Graphene based quantum dots may lead to cheap and efficient solar cells and OLED displays

Scientists from the National Physical Laboratory in New Delhi, India developed graphene based quantum dots (GQDs) blended with organic polymers that can be used in new photovoltaics (solar) cells. This may solve the problem of toxic metals (cadmium and lead) used in today's quantum dots, and the new material is also more stable then current organic materials.


The GQDs are 9-nm in size have similar electronic properties to normal QDs, and actually perform better (less current loss and improved efficiency) because of graphene's high charge carrier mobility. This work could lead to light-weight, flexible and cheap panels - used in large-area roll-to-roll manufacturing. In fact they say that these GQDs may also be used in other applications such as OLED displays, and indeed the team fabricated OLEDs using the new material - with "good performance".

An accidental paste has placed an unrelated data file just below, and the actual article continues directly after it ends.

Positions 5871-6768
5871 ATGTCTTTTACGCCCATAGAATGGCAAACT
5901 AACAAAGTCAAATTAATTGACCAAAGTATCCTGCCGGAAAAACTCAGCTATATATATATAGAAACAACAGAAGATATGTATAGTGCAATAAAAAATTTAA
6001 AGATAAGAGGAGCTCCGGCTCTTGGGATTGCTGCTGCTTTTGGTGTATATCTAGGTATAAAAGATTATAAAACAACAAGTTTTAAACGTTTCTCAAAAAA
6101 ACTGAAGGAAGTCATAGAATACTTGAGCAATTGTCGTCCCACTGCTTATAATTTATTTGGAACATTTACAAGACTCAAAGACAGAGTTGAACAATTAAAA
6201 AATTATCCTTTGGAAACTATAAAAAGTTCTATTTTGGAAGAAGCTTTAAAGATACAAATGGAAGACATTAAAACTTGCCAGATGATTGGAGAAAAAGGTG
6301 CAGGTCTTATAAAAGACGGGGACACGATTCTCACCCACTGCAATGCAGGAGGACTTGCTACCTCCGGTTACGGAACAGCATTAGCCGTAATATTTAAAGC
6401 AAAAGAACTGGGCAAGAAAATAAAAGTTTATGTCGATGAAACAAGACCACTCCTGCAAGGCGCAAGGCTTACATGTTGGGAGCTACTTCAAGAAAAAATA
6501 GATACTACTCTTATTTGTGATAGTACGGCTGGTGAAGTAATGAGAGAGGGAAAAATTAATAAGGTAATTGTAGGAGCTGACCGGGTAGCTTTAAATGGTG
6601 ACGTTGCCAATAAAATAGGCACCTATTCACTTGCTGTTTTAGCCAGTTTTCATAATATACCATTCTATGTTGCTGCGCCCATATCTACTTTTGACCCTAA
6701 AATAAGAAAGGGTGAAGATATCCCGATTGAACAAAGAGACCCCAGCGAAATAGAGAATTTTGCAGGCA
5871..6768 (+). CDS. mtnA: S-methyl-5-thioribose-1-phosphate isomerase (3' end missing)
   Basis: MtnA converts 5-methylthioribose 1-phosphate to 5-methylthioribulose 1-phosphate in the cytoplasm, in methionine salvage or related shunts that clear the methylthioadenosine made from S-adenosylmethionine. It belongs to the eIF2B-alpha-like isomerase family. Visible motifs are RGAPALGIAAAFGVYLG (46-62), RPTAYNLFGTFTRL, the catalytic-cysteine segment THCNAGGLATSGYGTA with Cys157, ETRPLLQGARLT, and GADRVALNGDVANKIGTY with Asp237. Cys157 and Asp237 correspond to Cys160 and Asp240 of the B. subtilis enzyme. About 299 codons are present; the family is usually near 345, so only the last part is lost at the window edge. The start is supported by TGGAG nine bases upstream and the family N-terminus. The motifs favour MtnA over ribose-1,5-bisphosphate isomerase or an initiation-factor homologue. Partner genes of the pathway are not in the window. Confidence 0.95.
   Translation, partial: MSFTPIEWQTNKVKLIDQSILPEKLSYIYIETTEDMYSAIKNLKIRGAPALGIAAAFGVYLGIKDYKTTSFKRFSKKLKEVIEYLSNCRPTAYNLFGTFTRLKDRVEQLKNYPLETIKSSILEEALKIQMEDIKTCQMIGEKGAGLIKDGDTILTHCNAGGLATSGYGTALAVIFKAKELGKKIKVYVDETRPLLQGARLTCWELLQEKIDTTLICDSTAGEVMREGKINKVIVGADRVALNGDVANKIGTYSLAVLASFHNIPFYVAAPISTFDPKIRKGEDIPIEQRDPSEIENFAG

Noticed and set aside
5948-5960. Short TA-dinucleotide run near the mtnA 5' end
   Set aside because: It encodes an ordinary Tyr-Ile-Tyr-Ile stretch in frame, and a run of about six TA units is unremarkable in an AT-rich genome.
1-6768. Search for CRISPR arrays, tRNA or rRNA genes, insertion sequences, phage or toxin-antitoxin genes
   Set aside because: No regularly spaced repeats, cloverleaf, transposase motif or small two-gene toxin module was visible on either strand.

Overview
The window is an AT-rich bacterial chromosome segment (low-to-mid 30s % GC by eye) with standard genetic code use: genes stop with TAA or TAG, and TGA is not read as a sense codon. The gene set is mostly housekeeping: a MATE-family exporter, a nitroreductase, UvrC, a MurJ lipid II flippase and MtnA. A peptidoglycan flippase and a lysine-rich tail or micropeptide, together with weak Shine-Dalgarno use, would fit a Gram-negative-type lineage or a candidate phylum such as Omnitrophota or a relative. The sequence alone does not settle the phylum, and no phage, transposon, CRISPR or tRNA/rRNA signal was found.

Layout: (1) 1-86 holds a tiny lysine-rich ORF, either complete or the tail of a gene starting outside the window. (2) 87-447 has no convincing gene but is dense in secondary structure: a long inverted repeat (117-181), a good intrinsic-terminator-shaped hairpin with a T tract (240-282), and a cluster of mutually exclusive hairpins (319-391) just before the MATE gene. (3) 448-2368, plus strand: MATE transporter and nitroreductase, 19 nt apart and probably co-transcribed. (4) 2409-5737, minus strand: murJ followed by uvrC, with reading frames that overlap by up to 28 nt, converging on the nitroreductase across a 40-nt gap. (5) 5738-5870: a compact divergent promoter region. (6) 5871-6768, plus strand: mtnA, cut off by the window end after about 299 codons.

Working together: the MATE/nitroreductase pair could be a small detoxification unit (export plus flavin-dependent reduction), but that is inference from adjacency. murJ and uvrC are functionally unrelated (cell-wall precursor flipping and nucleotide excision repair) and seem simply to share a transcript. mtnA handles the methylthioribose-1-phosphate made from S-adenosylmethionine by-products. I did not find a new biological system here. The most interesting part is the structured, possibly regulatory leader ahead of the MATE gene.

The researchers say that the GQDs may replace C-60 fullerene based QDs. Recent research from Singapore created GQDs from C-60 fullerenes.

The efficiency of the fabricated device is still low, and the researchers are working towards increased efficiency.

Posted: Jul 06,2011 by Ron Mertens